Monday, January 19, 2004

Illegal downloading on the rise

According to this article illegal music swapping is on the rise again (although is still lower than before the RIAA initiated law suits).

Why the uptick?

"For one, he said waning media coverage of lawsuits could have something to do with it. Even though the RIAA continues to file lawsuits, reporting of the issue by major consumer media has dropped dramatically from what it was in the months leading up to the September subpoenas.

"Another possibility is that this increase is simply a reflection of traditionally high interest in music during the fourth quarter. Approximately one-fifth of music sales generally occur in November and December, according to NPD.

"Crupnick also noted that in late October, several high-profile legal music downloading services were launched. Some people may have been checking out the illegal peer-to-peer sites again to compare music lists with what's now being offered on legal sites, he said."

I recently read a draft of an article by Mark Lemley who estimated that around 900 law suits would be sufficient to curb downloading. Doesn't look like it. Lemley's larger point is that we need to be careful in shutting down peer-to-peer services, as they may have untold benefits that we forego. I'm not sure I buy this -- we can never really predict all the consequences of a legal rule -- and I question whether we should suspend normal legal rules simply because we're dealing with a new technology which may produce social benefits (but it's something to think about) (obviously there's lots more to say on this, but I leave that to Brian).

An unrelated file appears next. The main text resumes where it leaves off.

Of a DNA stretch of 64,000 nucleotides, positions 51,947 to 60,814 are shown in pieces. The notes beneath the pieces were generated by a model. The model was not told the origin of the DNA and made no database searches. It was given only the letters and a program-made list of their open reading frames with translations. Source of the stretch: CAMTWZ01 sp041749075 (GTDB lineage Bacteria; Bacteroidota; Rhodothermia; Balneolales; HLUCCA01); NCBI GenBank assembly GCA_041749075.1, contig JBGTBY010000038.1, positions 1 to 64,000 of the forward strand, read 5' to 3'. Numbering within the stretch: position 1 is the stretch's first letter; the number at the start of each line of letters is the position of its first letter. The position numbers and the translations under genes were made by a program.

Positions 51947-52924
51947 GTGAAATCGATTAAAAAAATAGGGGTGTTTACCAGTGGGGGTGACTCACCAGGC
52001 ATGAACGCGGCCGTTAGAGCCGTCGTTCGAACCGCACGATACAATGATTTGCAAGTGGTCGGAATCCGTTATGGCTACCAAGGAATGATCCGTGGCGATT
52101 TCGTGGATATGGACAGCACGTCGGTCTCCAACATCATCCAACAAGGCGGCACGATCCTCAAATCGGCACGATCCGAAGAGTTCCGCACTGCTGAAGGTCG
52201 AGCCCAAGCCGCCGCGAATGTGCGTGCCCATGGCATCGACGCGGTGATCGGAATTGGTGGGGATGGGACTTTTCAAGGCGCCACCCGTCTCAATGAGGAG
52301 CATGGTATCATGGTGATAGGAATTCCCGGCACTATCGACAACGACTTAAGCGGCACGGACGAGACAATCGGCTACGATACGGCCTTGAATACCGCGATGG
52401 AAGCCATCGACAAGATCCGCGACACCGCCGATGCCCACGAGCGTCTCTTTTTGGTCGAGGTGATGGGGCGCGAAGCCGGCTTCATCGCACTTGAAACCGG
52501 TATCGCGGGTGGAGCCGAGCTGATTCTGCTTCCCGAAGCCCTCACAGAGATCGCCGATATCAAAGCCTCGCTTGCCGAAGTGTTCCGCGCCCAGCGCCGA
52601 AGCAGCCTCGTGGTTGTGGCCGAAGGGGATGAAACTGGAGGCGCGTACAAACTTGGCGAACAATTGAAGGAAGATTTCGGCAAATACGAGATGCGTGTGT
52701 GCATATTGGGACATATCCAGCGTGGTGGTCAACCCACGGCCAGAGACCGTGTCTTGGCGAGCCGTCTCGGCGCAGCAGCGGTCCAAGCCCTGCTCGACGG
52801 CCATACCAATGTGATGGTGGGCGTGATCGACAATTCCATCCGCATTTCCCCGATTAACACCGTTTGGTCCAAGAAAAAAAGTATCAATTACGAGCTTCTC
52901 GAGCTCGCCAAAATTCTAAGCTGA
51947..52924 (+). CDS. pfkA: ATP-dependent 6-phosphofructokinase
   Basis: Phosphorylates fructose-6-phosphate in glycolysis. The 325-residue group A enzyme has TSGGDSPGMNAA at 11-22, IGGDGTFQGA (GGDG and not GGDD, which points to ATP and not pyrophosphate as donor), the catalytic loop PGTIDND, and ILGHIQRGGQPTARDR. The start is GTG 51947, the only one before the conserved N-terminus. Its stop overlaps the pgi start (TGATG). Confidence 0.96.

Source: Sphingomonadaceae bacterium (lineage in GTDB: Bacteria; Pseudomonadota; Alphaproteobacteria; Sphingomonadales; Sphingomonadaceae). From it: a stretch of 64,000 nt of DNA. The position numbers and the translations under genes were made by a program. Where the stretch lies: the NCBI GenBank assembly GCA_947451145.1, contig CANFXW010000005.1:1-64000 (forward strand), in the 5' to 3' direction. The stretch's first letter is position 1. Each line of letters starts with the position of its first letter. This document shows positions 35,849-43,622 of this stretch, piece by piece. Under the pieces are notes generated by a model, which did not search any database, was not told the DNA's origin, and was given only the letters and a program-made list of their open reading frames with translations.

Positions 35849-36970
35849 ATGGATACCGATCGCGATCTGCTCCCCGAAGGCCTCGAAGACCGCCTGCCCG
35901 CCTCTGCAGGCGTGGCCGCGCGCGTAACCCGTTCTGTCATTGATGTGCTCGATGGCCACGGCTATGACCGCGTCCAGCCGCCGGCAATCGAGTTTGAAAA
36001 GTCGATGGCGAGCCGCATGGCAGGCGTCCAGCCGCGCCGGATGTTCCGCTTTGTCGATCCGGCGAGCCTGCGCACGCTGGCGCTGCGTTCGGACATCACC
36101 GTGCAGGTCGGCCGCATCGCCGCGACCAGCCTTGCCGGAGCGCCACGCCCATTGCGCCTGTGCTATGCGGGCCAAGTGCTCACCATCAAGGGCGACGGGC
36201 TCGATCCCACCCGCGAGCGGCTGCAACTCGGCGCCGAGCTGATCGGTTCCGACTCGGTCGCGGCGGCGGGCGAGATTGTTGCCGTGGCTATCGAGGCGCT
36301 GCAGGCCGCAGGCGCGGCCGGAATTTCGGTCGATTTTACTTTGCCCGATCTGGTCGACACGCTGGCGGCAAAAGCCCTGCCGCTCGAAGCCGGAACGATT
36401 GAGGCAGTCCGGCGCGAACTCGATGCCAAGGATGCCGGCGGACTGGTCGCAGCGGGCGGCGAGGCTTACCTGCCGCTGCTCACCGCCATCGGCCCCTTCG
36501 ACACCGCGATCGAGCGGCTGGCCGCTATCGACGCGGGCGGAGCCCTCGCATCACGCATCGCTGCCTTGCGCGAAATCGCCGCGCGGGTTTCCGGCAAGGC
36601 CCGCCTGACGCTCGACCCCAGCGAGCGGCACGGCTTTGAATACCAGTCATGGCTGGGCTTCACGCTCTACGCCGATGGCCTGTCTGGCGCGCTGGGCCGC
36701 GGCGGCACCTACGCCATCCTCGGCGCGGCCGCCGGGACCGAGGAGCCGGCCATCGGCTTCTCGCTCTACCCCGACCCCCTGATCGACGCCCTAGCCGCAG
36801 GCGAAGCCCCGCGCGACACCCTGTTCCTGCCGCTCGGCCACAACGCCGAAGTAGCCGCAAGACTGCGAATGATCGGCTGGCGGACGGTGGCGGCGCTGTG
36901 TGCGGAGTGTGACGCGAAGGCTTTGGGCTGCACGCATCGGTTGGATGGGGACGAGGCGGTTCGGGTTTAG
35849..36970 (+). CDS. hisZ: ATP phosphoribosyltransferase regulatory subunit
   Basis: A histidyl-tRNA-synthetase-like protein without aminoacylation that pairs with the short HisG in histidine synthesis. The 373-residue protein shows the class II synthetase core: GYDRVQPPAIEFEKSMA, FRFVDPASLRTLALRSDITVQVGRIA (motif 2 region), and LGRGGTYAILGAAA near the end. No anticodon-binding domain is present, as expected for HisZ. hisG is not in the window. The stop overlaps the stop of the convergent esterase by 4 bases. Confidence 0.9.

I wonder though whether additional sets of RIAA law suits will have a greater impact. (Although, actually, we're kinda already on set #2.) The downloader psychology might go something like this: "Uh oh, law suits ahead. Better be careful." Two months later "Whew, I didn't get caught. Time to start downloading again." But as the RIAA launches more suits, I wonder if downloaders will begin to perceive RIAA actions as a dynamic, ongoing risk rather than a one-time deal (that if escaped would leave them free to download more). Time will tell, I suppose.

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